Send Solstice your work!
We are seeking Feature submissions.

Solstice Literary Magazine is a compilation of stories, ideas, and experiences of community members from all over. The magazine is a space that allows for people to write freely and purposefully, nurturing meaningful interaction and conversation among topics of diversity and social justice.

We value diverse voices and perspectives that examine the full spectrum of human experiences, amplify marginalized perspectives, and explore what it means to have a more compassionate and equitable society as we move into our future. Please visit our “Features” page for guidelines.


Recent Awards

Solstice Literary Magazine is proud to have published Baron Wormser’s essay Hannah Arendt in New York,” which is included  in The Best American Essays 2018! This essay exemplifies our ten-year commitment to promoting diversity in its many forms in literature and photography.


We can’t do it alone!

If you enjoy our magazine’s print and online issues and believe in our mission of promoting diverse voices, please consider donating so we can continue to publish such relevant and distinctive work here at Solstice.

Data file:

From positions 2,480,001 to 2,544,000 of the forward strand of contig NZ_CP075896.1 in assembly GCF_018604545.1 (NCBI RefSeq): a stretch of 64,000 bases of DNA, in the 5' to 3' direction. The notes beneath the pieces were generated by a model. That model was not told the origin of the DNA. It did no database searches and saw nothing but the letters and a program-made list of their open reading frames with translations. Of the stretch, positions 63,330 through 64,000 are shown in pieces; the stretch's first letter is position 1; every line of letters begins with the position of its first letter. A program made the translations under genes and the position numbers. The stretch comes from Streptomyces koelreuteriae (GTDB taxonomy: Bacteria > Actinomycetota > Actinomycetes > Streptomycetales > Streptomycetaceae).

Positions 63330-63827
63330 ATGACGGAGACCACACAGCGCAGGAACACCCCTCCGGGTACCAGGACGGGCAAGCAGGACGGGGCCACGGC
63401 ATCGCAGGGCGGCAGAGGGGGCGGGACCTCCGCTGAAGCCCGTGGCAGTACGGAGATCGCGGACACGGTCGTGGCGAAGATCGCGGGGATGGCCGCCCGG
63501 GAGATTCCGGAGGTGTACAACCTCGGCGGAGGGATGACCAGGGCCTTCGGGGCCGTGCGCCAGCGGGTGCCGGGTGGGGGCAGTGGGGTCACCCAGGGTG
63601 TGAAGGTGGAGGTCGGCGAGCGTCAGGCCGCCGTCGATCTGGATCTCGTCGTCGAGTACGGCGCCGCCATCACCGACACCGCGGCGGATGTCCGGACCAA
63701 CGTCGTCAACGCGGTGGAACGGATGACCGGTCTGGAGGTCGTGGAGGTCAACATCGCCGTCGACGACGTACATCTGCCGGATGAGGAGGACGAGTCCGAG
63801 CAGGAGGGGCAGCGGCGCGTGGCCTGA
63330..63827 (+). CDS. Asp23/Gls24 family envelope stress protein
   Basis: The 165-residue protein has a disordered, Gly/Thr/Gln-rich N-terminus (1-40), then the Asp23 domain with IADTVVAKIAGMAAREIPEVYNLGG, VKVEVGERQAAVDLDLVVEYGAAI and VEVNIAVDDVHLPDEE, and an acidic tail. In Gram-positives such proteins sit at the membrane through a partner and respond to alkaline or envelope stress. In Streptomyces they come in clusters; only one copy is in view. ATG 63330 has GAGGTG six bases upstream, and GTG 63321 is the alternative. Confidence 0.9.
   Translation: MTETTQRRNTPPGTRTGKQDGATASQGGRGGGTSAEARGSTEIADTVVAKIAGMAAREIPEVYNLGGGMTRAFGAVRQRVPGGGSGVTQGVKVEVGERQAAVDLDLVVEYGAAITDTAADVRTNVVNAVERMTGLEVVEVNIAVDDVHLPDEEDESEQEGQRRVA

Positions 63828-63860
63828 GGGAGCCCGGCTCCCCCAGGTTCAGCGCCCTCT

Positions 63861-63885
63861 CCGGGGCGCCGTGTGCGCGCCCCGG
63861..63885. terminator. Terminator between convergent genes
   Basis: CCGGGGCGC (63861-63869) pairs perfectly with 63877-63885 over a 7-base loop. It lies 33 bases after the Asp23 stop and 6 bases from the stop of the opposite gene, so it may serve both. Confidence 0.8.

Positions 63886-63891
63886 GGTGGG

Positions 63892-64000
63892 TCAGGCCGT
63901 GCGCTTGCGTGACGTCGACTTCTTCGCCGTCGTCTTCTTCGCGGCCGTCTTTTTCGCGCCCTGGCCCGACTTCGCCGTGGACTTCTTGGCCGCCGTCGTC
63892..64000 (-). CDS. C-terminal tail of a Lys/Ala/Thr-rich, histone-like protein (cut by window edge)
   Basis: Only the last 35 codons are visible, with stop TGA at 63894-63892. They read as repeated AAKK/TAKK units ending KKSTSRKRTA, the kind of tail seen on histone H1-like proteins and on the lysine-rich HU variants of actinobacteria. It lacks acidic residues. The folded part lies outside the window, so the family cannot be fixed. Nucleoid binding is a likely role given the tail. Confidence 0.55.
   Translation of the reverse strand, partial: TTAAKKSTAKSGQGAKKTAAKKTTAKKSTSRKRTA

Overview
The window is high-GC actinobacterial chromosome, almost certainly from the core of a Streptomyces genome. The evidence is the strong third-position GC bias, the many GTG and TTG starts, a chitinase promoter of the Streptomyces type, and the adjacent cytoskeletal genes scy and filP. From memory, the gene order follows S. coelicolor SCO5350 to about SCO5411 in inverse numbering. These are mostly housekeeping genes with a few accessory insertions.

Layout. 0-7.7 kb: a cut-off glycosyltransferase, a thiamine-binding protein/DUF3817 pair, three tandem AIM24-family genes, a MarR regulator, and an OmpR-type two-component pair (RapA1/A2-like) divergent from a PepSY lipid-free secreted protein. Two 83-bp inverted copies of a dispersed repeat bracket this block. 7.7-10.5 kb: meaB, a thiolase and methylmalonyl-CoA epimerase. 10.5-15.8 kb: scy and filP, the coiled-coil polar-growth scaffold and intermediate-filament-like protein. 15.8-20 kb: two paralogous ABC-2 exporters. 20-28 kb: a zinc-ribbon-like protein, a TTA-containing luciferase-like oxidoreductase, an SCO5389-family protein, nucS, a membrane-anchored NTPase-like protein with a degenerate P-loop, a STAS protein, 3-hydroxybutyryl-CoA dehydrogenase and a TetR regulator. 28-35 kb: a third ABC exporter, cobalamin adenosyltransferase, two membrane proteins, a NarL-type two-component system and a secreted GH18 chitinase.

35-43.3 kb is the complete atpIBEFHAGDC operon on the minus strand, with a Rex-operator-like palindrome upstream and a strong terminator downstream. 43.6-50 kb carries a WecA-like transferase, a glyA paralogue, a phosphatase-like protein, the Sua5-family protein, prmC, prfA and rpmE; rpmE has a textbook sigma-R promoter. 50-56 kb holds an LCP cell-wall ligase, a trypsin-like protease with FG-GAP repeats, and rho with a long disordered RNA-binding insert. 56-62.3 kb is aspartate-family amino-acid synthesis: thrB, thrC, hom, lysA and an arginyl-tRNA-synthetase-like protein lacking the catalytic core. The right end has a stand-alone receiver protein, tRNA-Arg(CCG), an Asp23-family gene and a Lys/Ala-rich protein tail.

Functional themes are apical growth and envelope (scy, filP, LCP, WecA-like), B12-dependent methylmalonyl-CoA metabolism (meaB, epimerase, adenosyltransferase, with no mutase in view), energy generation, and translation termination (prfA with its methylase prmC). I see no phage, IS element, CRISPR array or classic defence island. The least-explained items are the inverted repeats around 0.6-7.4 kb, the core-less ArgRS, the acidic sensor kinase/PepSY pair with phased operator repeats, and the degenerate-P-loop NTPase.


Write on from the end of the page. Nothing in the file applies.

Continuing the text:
Thank you for your support!

– From all the staff at Solstice

New from the Solstice Features blog:


`

Civilization

By Kelvin Kellman

Like every school boy, I was cultured to dine with fine silver;piercing steak with polished tines and cutting with the right. Because eating bare hands in the manner of my forebearsmirrors the manners of every other primate shooting from tree to tree. I recite the rosary, venerate men (now saints) that lookzero like me, did… Read more »


The Rage Will Continue

By William Torphy

A deadly disease infects us all. We acquire it from birth. It threatens lives and incites fear. The disease is racism. Black Americans have been subjected to brutality—physically, spiritually, and economically—since their ancestors were forced into slave ships and transported as chattel to this continent. From the “slave patrols” that subjected slaves to prohibitive surveillance,… Read more »


Automatic Affronts(?): Brown & Black Bodies & (a Lack of) Compassion

By Maria Luisa Arroyo Cruzado

The few times that I’ve walked into the Big Y in Longmeadow, MA, the supermarket closest to the university, at which I teach, I steel myself against the barbed gazes. This is a predominantly white market situated in a predominantly white, affluent suburb. I am less than a stranger. I am a walking abomination, a… Read more »